BorderFire Report has this assessment of the current state of things in Mexico; and it doesn’t look good at all:
The public schools are looted, daily, by thieves who take away computers, monitors, blackboards, microphones, speakers, printers, cables, TV sets and everything which may have the least value, including the kids’ meals. I assume this breakdown was not foreseen in the Enciclomedia (sic) program, the educational crown jewel of Fox’s Government, in which they spent millions.
Another news item reports that the Federal Electricity Commission (CFE) looses something like 7 thousand million (sic) pesos each year due to theft of electric current. I no longer have in my head the amount of what they swipe from Pemex by drilling holes in its gas and oil pipelines, but the amount is hair raising. I imagine that the losses of that national disgrace named Luz y Fuerza del Centro (Central Light and Power) the mastodon-like corporation in charge of distributing – since it practically does not produce it – electricity to the long suffering residents of the middle of the country, are at least as large as those of the CFE because, speaking of thefts, the un-governed capital of all the Mexicans is in a class by itself.
Transportation workers also suffer losses – their trucks are held up like in the days of the stage coaches, those wagons that carried money to the Far West in the 19th Century – and the importers of appliances and the tavern keepers and the builders and any person who produces or sells anything.
What I mean to say is that Mexico is a country of thieves. Everybody steals. The houses resemble fortresses or, better yet, prisons with bars on the windows. And the huge majority of transactions are enormously complicated because each and everyone of us is under suspicion. The other day I bought an airline ticket on the internet for my favorite daughter so that she could visit me during the long weekend. Well, it was necessary for one to go in person to the airport with photocopies of my passport and my credit card. What crap.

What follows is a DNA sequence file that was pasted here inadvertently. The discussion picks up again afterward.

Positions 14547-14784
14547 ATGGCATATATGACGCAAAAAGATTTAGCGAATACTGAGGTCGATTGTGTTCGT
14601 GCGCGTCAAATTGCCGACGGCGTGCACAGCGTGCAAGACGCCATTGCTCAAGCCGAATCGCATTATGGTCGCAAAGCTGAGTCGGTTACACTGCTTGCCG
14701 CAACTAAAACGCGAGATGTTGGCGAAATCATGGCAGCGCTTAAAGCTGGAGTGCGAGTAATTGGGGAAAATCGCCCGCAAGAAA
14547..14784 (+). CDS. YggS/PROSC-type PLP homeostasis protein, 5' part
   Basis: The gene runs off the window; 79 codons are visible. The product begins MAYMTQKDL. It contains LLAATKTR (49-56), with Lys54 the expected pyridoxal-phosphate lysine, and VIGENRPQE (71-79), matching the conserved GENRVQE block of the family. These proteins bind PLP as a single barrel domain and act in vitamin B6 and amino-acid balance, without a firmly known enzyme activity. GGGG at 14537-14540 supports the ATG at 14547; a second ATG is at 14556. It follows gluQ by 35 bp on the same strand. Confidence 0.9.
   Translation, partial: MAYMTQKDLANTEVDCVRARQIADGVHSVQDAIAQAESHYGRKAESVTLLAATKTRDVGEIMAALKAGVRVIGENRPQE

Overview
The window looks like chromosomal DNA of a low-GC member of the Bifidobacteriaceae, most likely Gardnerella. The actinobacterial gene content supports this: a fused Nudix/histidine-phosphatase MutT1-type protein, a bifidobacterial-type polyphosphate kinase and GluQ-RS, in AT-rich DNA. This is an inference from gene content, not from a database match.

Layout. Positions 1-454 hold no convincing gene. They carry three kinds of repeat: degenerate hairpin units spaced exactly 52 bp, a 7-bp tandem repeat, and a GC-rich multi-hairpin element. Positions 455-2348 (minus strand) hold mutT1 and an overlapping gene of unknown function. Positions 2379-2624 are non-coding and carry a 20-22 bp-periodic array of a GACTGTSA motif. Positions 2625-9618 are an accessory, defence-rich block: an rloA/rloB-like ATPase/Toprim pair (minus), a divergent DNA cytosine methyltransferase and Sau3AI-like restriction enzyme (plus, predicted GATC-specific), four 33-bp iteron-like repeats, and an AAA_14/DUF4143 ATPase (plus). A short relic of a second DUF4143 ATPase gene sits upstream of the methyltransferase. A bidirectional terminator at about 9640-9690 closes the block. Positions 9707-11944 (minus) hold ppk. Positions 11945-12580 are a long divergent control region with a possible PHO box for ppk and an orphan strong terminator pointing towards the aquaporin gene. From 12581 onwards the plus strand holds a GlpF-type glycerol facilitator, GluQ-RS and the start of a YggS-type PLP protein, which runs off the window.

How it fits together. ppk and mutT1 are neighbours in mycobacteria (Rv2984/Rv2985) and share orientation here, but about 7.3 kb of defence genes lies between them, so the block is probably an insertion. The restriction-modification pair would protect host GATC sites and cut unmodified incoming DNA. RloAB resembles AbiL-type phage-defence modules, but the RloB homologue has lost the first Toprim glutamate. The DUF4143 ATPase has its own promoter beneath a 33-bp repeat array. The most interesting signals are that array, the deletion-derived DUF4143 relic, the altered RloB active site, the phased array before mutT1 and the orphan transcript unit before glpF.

And I think this is a long-term problem that has gotten worse over time. I did a little word association experiement at work with my co-workers — over 60% of whom are hispanic. The words that kept coming up most frequently when I said “Mexico” are “bandit,” “smuggler,” “bandito,” and one girl who did a passable impression while saying “Badges? We don’t need no Steenkin’ Badges!”
If Mexican corruption is ingrained into Mexican society, it surely is ingrained into the collective unconscious of the general population as well.
The United States has unveiled an unlikely weapon in its battle against drugs gangs and illegal immigrants at the Texas-Mexico border – pub-goers in Australia. “We had folks send an email saying, in good Australian fashion, ‘Hey mate, we’ve been watching your border for you from the pub in Australia’,” he said.
Since the first 15 of a planned network of 200 cameras went live in November, officials claim that emailed tips have led to the seizure of more than 2,000lb (907kg) of marijuana and 30 incidents in which “significant numbers” of would-be illegal immigrants were spotted and turned back. Some tips came from Europe, Asia and beyond, but most online watchers are based in Texas, New Mexico and Arizona, three of the four US states that share a border with Mexico.
The cameras, which are positioned on private land at locations along the border favoured by illegal immigrants and drug traffickers, were paid for by a $2m (£1.4m) state grant, which includes money for the accompanying website operated as a private-public partnership by social networking company BlueServo.
Opponents have dismissed the project as “the perfect Google border” and say the cameras do little to deter criminal activity. “Border security deserves trained professionals, not pub-goers in Perth,” said Eliot Shapleigh, a state senator from El Paso, Texas, who claims that the programme has resulted in only a handful of arrests. Shapleigh said he and fellow Democratic party members plan to oppose the renewal of funding for the cameras later this year.
Oh yes, THAT will certainly make me feel safer, Rep. Shapleigh. Let’s de-fund the damned cameras.
Guess what party he belongs to? here’s a picture from his website of a rally last year: